Girl Scouts Camp Agnes Arnold ? Nature Center
On the Camp Agnes Arnold campus, near Conroe, Texas, girl scouts learn a number of outdoor lessons and skills. To add to the activities curriculum at the camp, in 2006 the council commissioned the design of a new learning center that was geared toward teaching more about the local flora and fauna of the region. The design of the building has a rustic feel while including plenty of glass storefront in order to allow views down to the adjacent lake, which is used by the scouts for canoeing, fishing and bird-watching. The project also includes an outdoor classroom, constructed of timbers and 2x stick framing.
The location and slope of the site presented several challenges to the design team. These included design of sloping foundation elements, logistics of delivering concrete materials to the site and protection from downhill sheet flow of rain water. The lobby of the center had to remain at finished floor elevation while the site sloped down to the lake. So Pinnacle designed a cantilevered concrete foundation that resulted in a very unique aesthetic, as viewed from the lake-side of the facility. The architect designed a multi-faceted window wall system at the lobby. This required structural design of thin plate and channel sections with bent geometries that could support the mullion system, while not impeding exterior views from inside the lobby.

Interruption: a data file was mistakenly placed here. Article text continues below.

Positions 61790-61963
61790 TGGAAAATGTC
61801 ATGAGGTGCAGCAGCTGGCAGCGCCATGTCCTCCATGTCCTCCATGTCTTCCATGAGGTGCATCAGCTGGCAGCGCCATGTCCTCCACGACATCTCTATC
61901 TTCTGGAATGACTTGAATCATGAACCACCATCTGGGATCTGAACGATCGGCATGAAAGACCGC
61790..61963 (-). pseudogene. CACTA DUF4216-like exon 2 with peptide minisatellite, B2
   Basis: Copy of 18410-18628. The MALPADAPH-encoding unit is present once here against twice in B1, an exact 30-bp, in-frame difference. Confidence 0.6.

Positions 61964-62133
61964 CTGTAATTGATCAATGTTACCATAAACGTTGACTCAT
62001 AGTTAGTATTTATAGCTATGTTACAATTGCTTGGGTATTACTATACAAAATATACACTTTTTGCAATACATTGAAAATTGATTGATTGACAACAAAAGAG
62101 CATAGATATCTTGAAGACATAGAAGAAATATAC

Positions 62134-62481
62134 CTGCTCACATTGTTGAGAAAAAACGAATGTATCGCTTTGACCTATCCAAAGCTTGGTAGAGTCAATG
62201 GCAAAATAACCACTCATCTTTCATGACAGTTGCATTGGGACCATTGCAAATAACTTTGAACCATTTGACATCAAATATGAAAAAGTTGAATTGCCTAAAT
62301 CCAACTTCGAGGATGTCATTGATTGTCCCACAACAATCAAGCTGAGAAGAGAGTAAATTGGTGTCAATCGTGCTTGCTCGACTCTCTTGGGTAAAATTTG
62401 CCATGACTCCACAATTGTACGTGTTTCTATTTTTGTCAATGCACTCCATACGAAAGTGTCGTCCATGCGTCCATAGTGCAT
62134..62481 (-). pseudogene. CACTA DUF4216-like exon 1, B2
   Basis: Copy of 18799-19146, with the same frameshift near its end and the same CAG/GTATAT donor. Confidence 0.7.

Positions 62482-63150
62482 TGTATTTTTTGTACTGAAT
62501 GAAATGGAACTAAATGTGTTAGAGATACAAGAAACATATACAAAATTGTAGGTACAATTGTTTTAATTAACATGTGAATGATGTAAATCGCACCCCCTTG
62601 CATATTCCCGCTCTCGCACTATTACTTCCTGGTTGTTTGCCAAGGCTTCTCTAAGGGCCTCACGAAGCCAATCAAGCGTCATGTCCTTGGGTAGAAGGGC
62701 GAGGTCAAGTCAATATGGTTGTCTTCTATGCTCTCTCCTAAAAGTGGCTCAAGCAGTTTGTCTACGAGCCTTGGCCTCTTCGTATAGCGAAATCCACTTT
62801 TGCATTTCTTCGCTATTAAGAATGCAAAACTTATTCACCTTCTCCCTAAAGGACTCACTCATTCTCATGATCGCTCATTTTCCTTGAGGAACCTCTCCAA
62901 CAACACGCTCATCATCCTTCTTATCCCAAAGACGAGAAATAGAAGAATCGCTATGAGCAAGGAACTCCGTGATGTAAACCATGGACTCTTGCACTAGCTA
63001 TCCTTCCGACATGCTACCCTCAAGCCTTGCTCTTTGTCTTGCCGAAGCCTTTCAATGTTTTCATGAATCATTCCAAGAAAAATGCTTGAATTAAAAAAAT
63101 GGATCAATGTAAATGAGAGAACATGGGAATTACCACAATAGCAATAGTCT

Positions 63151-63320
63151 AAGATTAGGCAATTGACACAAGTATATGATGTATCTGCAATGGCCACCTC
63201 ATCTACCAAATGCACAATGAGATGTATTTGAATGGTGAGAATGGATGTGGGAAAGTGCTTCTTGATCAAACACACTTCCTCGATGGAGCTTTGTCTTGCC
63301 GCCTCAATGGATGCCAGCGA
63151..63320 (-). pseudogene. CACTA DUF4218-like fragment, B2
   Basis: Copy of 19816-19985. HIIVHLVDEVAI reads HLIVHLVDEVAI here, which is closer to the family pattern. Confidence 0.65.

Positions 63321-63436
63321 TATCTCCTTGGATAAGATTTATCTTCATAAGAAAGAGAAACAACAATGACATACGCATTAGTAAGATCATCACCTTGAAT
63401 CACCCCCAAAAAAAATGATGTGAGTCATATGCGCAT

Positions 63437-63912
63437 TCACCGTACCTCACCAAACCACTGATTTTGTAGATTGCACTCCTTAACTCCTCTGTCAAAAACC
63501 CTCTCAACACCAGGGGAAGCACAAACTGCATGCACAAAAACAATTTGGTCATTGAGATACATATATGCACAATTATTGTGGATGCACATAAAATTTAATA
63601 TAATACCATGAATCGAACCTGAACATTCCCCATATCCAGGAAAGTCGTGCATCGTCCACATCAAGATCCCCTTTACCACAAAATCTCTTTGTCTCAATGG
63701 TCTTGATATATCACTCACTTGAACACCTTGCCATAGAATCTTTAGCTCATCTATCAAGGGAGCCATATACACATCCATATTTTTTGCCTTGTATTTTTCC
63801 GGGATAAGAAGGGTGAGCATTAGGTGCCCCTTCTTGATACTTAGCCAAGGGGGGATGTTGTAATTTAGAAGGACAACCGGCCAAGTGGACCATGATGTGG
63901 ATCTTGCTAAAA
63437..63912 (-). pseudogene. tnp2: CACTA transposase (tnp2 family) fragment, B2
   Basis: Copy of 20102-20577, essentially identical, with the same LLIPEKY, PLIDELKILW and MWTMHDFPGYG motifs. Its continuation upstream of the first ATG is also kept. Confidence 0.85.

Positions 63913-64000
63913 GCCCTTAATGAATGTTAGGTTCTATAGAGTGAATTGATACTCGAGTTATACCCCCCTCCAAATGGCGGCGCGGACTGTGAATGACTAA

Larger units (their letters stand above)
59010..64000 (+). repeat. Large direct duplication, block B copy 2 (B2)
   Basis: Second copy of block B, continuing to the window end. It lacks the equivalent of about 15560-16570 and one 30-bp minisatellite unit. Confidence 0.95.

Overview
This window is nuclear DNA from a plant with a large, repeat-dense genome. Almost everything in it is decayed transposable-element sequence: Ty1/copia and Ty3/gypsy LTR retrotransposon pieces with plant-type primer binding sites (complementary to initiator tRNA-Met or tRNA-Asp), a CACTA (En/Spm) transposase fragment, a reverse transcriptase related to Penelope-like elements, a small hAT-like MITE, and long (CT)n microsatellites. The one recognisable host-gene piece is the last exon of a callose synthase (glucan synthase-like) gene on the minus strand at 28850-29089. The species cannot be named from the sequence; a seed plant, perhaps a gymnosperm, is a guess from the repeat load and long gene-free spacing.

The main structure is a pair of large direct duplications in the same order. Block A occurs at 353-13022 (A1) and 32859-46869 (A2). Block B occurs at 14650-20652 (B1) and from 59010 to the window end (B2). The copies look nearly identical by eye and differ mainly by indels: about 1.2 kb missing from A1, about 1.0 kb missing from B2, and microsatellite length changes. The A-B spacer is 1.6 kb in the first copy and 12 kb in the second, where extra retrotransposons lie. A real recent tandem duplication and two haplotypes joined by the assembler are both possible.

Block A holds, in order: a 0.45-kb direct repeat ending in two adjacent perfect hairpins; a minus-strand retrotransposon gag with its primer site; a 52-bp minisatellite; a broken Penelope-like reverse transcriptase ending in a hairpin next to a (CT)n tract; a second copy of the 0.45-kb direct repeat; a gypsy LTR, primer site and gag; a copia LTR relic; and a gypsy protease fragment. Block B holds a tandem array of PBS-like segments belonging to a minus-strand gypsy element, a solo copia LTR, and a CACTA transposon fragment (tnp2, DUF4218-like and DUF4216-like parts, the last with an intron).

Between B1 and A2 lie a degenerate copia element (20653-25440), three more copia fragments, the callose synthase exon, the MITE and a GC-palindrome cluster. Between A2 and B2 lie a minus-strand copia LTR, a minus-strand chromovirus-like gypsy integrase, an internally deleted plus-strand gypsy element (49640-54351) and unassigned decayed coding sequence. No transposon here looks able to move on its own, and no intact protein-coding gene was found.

In the spirit of the girl scouts, the structure for this learning center needed to revolve around sustainability and local materials. Most of the wood for the project is site-derived from the camp itself. For the ridge beams that run the length of the building, flitch beams were employed to carry the rafter loads. These flitches consisted of 2x12's sandwiching steel plates, attached using through-bolts. Connections between flitches required custom plate geometries at each connection. Careful coordination with the steel detailer and fabricator was required to ensure proper fit-up in the field. Originally, the design called for 'rammed-earth' walls, which are typically constructed with compacted, moisture-controlled soils from on site. However, the height of the walls (reaching over 20 feet) paired with other factors, necessitated that the final design use 12" CMU block to match the other block on the project.